"Armer… a kind of musical fabulist, spinning fantasies about actual and mythical beings with humor, affection, and a sense of wonder. Her musical style is distinctly modern, but freely and authentically so, projecting her own individual voice." —San Francisco Classical Voice
- Applied Lessons
- Composer at the Piano
- MA, California State University, San Francisco
- BA, Mills College
What is your hometown?
What is your favorite recording?
A 78 RPM record of Gershwin playing Rhapsody in Blue with Paul Whiteman's band.
What are you passionate about outside of music?
Friendship, writing, nature, and politics.
Who were your major teachers?
Darius Milhaud and Alexander Libermann.
What is a favorite quote that you repeatedly tell students?
“Don't try to reinvent the wheel in an effort to be original; your music will always have your own personal stamp.”
What was a turning point in your career?
More of a turning back point: I worked in advertising for a year, and had to return to music making and teaching, for sanity and fulfillment.
If you weren't a musician or teacher, what do you think you would be doing now?
I would be someone else.
If you could play only three composers for the rest of your life, who would they be?
Bach, Bartók, and Mahler.
From a music history perspective, what year and city are most important to you?
What are your most important collaborations?
Uses of Music in Uttermost Parts with Ursula Le Guin; Leonardo's Riddle with Corey Jamason and SFCM Baroque Ensemble; Will You, Won't You? with Mariya Kaganskaya, mezzo.
Who are three students you have had the privilege of teaching?
Aleksandra Vrebalov, Dan Becker, and Carolyn Yarnell.
What recordings can we hear you on?
Uses of Music in Uttermost Parts, Koch International
Music of Darius Milhaud, Kleos
Recollections And Revel, Music and Arts Programs of America
What is your unrealized project?
Currently working on an opera based on Ursula Le Guin's novel Lavinia.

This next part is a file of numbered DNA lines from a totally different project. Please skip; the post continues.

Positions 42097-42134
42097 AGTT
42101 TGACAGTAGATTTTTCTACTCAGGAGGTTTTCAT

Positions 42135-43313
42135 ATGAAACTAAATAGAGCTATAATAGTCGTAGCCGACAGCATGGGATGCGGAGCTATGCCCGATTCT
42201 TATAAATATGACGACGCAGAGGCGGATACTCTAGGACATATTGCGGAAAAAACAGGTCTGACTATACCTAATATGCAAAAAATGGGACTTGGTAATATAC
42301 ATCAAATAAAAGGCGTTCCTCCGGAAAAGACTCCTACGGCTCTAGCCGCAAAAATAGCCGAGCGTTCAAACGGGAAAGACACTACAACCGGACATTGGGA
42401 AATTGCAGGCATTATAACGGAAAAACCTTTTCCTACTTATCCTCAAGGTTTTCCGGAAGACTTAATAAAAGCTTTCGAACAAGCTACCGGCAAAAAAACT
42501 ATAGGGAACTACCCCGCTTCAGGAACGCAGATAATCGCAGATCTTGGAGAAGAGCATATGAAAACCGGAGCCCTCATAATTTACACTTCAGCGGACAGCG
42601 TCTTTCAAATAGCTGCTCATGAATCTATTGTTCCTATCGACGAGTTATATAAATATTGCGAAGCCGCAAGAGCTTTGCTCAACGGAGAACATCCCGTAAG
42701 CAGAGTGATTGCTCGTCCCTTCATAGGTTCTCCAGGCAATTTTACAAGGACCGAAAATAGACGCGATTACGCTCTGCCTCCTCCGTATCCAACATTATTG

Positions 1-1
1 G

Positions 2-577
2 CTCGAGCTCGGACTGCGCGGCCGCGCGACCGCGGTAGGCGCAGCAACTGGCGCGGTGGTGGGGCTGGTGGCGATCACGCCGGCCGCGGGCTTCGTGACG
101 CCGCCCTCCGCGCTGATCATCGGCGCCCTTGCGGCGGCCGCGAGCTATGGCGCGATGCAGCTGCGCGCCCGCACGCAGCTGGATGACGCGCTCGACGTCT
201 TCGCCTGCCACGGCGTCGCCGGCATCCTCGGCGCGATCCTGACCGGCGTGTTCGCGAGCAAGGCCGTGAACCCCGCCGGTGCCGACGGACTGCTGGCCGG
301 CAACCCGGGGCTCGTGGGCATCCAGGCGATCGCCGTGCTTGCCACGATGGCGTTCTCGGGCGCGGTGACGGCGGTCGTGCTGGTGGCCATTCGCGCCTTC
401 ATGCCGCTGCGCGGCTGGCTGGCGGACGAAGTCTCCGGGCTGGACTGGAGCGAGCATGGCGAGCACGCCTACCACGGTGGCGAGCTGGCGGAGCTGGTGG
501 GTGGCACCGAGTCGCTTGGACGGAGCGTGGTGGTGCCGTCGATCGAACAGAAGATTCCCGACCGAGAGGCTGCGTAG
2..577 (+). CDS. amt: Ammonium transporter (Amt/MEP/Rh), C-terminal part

Composer Elinor Armer comes from a family of writers, artists, and inventors. Born in Oakland, California in 1939, raised in Davis, and educated in the San Francisco Bay Area, she has spent her life on the West Coast and closely identifies with Northern California. Armer earned a BA at Mills College, studying composition with Darius Milhaud and piano with Alexander Libermann, and an MA in composition from San Francisco State University, working with Roger Nixon. Armer’s music is widely performed throughout the United States and abroad. It includes solo, chamber, orchestral, vocal, and choral works, many devoted to word-setting. For the 2014-15 concert season, Armer mounted nine retrospectives of her music, including four one-woman shows and four world premieres, celebrating her 75th birthday in a Diamond Jubilee series. Among her best-known works for a variety of forces is ‘Uses of Music in Uttermost Parts’, an eight-part fantasy series created over a ten- year period with writer Ursula K. Le Guin. All of Armer’s music is published by Subito Music. For all of her adult life, Armer has taught piano, theory, composition, and music history at every level, in schools and universities and at her home in Berkeley, California. She has also given master classes in the U.S. and abroad, including China’s Shanghai Conservatory. For the last 50 years she has been affiliated with the San Francisco Conservatory of Music, where in 1985 she established the composition department, and where she continues to teach composition. Since 2014, the Conservatory has awarded the Elinor Armer Scholarship in Composition to qualifying applicants. Countless of Armer’s students have achieved success and recognition as composers and continue to thrive as a result of her mentoring.